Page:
bhwt-logo-150-135.png
Search
Close this search box.
Search
Close this search box.

Creating a boot dip at home

As the old adage goes, prevention is better than cure, and this is certainly true when it comes to bio security. Following last year’s outbreak of Avian Influenza, chicken owners are waiting with bated breath to see if we’re heading for another flockdown this winter. The good news is, you can never be too prepared and when good bio security is practiced, the need for an enforced housing order may be reduced.   

The Avian Influenza virus (AI) is a notifiable disease which can be easily spread by wild birds via droppings and fomites. Basically, dust and dander if you’re wondering. However, birds don’t conveniently leave their droppings in one place which means the risk of walking through infected droppings and carrying the virus on your boots or shoes and then onto your own hens is a real risk. 

However, there is something that you can easily do to lessen and even eliminate this threat, provide a boot dip at the entrance to your hen house or covered run.

Boot dipping is an excellent practice to get into during the rainy muddy weather as it stops the spread of diseases and helps to keep your hens’ environment as clean as possible – no mean feat during the torrential rain of the great British autumn, we know!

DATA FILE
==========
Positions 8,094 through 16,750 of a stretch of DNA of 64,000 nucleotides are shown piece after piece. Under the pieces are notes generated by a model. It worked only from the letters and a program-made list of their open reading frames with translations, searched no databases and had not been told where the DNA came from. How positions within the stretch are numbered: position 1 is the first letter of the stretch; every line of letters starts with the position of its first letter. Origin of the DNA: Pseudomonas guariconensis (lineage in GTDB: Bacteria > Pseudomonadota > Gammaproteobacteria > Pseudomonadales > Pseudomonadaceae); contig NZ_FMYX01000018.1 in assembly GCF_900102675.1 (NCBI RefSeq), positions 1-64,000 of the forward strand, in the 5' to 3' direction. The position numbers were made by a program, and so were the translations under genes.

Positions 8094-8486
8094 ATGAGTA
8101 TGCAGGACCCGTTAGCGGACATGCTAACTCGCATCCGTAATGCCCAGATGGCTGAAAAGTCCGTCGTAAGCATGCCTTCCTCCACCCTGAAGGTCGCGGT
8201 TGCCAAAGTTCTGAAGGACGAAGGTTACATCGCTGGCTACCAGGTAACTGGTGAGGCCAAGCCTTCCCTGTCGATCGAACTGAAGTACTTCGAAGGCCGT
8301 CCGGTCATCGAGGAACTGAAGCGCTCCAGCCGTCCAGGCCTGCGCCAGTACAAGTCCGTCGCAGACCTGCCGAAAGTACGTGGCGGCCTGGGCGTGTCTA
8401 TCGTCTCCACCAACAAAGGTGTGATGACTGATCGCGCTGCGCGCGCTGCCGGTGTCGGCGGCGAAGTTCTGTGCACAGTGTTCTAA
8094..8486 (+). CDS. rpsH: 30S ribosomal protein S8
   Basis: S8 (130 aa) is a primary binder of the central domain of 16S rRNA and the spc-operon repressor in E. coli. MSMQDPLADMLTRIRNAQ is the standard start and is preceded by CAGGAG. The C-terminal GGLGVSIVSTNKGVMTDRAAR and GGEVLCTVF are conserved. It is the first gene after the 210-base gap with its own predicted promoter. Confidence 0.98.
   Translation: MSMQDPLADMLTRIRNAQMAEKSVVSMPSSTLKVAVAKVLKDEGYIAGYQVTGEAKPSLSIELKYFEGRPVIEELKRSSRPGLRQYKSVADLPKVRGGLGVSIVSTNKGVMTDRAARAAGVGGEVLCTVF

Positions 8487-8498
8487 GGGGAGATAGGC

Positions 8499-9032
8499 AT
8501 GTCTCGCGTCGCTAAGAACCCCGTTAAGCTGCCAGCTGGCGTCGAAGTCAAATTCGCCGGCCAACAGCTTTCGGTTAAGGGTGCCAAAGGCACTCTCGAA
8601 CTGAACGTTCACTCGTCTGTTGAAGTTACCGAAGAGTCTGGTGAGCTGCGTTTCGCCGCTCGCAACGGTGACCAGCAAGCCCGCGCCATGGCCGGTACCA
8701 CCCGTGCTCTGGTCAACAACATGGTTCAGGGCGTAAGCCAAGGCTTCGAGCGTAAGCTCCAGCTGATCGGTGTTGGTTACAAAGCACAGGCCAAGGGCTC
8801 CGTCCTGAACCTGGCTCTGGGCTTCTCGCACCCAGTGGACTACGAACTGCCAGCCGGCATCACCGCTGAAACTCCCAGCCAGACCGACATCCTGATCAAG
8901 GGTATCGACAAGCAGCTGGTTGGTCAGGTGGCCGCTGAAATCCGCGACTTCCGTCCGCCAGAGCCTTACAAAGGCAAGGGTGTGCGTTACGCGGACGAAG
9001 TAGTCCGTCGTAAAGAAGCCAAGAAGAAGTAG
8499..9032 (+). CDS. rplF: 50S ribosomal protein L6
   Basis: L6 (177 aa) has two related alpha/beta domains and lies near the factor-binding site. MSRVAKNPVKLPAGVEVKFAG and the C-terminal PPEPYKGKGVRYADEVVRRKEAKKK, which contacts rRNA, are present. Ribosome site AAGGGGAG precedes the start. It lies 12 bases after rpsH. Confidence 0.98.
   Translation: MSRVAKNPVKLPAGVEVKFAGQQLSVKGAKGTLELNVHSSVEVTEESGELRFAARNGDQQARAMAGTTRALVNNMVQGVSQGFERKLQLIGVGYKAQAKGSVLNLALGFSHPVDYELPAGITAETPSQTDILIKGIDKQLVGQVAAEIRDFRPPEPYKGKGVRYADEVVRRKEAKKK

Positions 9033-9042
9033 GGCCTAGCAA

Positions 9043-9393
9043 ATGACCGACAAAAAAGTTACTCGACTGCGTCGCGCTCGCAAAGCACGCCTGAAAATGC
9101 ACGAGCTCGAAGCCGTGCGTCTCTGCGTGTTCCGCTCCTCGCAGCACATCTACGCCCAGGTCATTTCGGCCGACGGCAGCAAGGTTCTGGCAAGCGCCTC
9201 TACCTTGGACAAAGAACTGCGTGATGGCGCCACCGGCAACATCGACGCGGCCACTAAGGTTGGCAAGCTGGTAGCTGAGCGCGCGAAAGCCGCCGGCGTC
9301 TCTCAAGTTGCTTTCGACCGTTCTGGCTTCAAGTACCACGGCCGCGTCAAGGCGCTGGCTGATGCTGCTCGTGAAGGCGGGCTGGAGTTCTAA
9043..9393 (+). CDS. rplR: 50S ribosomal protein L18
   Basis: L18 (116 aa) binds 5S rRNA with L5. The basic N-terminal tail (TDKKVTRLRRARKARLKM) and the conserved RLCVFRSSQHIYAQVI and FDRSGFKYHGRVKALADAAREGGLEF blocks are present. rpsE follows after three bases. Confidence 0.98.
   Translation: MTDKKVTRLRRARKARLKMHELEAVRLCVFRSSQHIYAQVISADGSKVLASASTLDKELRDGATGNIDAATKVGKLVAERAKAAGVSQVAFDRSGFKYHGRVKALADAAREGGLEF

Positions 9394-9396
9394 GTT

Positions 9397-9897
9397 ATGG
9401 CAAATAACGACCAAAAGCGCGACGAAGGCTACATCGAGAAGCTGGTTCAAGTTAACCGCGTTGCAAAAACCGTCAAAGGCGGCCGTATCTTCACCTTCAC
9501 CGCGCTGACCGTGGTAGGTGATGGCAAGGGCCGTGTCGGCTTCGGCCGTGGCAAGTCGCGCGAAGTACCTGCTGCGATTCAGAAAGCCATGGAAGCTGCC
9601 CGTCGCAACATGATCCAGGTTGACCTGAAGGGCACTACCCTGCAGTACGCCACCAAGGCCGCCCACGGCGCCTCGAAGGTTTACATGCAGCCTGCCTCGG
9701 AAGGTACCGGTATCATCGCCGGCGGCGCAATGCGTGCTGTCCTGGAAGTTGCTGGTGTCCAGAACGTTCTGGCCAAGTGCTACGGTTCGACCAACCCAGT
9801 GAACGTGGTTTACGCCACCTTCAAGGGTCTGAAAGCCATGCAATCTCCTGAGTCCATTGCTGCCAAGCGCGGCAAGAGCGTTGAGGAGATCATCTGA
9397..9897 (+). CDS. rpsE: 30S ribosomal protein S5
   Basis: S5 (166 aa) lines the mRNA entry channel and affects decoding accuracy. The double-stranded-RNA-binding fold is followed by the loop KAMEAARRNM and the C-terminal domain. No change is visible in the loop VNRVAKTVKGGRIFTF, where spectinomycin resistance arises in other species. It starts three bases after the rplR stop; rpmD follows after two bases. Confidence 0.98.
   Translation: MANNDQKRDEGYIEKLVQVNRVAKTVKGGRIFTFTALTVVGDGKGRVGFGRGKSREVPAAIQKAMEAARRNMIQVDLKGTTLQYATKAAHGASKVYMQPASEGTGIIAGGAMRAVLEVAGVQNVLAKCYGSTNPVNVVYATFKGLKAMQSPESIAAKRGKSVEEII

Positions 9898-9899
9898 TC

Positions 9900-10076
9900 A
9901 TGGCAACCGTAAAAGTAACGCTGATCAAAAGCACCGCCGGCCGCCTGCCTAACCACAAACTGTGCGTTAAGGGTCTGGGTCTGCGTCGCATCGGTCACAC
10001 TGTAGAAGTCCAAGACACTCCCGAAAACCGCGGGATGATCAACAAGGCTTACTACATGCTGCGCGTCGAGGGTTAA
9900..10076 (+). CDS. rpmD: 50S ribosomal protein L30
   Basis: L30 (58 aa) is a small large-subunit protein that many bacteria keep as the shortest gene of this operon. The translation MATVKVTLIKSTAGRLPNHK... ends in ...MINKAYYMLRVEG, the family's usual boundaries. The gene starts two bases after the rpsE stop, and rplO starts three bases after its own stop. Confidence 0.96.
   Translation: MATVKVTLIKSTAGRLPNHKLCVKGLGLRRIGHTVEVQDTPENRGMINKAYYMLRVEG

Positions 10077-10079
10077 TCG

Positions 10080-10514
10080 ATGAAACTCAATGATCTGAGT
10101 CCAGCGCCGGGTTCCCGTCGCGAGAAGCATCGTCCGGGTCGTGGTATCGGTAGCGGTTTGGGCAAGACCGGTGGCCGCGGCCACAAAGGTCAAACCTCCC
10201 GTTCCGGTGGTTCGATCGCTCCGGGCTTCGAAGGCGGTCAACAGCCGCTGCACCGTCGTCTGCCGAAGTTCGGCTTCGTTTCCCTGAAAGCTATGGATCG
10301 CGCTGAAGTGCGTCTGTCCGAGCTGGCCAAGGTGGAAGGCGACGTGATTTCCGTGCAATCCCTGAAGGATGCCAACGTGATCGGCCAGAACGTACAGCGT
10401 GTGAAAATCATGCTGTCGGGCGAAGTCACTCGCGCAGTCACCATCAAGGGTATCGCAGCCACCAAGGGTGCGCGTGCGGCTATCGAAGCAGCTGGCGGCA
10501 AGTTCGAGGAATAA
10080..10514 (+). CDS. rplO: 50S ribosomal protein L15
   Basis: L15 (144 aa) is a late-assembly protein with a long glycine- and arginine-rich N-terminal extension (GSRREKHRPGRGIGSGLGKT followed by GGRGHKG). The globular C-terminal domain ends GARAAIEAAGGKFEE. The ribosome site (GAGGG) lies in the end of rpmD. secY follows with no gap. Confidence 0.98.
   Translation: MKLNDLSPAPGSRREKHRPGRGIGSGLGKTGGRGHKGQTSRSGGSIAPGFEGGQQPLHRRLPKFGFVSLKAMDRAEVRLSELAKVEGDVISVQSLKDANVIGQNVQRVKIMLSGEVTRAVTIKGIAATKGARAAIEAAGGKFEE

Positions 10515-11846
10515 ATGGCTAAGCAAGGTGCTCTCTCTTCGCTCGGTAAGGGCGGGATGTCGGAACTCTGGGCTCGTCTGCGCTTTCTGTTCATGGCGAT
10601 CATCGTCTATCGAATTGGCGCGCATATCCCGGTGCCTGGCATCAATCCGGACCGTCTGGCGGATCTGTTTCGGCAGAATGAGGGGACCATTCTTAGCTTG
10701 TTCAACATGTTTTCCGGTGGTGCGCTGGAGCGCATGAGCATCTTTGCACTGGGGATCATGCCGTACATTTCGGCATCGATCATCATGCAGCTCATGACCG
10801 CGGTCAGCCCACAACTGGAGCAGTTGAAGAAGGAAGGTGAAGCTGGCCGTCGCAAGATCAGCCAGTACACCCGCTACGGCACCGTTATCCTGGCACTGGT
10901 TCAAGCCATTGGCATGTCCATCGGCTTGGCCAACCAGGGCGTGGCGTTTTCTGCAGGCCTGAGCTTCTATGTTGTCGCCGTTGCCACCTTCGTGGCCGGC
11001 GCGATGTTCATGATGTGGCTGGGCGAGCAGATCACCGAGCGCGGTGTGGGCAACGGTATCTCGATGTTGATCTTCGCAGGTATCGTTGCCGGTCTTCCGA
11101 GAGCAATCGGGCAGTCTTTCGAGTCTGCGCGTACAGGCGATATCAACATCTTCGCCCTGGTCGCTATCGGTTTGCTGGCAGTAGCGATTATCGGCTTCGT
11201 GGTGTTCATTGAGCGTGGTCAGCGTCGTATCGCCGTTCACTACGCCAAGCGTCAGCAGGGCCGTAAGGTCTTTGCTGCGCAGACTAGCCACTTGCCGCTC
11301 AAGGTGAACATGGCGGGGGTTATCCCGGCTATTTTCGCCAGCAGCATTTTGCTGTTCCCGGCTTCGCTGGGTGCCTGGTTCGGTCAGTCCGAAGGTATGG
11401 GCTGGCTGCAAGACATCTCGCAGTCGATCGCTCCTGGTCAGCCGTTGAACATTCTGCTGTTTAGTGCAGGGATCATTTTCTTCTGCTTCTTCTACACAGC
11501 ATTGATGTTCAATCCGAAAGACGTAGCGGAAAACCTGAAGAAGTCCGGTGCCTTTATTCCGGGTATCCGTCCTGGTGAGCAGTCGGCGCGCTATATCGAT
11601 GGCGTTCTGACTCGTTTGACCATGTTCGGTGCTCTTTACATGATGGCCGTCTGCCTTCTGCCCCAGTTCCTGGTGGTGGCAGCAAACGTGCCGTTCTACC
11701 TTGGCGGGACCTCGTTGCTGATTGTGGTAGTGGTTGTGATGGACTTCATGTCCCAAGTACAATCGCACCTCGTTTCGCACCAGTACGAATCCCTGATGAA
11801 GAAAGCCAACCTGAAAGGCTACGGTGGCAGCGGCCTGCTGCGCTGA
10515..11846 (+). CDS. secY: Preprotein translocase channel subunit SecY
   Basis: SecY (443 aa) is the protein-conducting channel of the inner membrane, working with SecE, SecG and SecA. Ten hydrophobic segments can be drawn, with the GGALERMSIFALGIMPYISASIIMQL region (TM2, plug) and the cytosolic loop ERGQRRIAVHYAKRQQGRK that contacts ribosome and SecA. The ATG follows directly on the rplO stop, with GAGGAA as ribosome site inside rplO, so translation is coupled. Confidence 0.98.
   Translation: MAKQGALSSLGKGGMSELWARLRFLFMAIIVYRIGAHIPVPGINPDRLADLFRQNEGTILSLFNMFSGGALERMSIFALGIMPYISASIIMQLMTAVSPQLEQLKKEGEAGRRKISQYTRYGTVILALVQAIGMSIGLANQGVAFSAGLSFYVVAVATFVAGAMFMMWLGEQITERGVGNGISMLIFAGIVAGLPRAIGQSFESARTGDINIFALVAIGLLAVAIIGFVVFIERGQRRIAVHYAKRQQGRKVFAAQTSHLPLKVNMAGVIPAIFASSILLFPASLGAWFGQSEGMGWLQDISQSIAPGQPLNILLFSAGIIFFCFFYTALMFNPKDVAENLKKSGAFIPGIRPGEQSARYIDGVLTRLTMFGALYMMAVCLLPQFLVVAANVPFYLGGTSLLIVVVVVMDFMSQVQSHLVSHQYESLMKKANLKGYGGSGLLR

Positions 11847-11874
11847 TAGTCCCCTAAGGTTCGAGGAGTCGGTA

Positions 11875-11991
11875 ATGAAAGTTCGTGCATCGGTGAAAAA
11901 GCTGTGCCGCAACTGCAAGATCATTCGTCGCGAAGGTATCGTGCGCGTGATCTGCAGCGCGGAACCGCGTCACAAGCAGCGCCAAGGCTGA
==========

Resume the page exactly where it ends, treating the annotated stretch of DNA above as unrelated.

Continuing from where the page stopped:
Whilst you can purchase a professional boot dip there are many easy options for making a homemade boot dip out of things you probably have at home already…

How to make a boot dip at home

Most of us have a large plastic storage box or a recycling box that can be used as a makeshift boot dip. You should choose something sturdy, ideally with a lid or cover so that the rain does not dilute or overflow your chosen receptacle.

You need to be able to get your whole shoe or boot into the box to cover the sole and the sides of your footwear (which should obviously be waterproof). Provide a small hand brush to help loosen and remove any mud and bedding.

Dip each foot in turn before you go into your hen run and when you leave. If you have several covered hen runs, a boot dip for each is the ideal option.

A boot dip is only as effective as the disinfectant that you use in it and a DEFRA-approved virucidal disinfectant is what you should choose. Virkon S and Nettex Poultry Virocur are both safe and effective and available in our online shop.

To learn more about how to create your own boot dip at home, check out the video below from Animal and Plant Health Agency (APHA).

Top Tip: if you are unable to include a boot dip in your run, keeping a spare pair of boots or shoes in a covered box, which you can change into to enter the run will help to minimise contamination. 

You may also like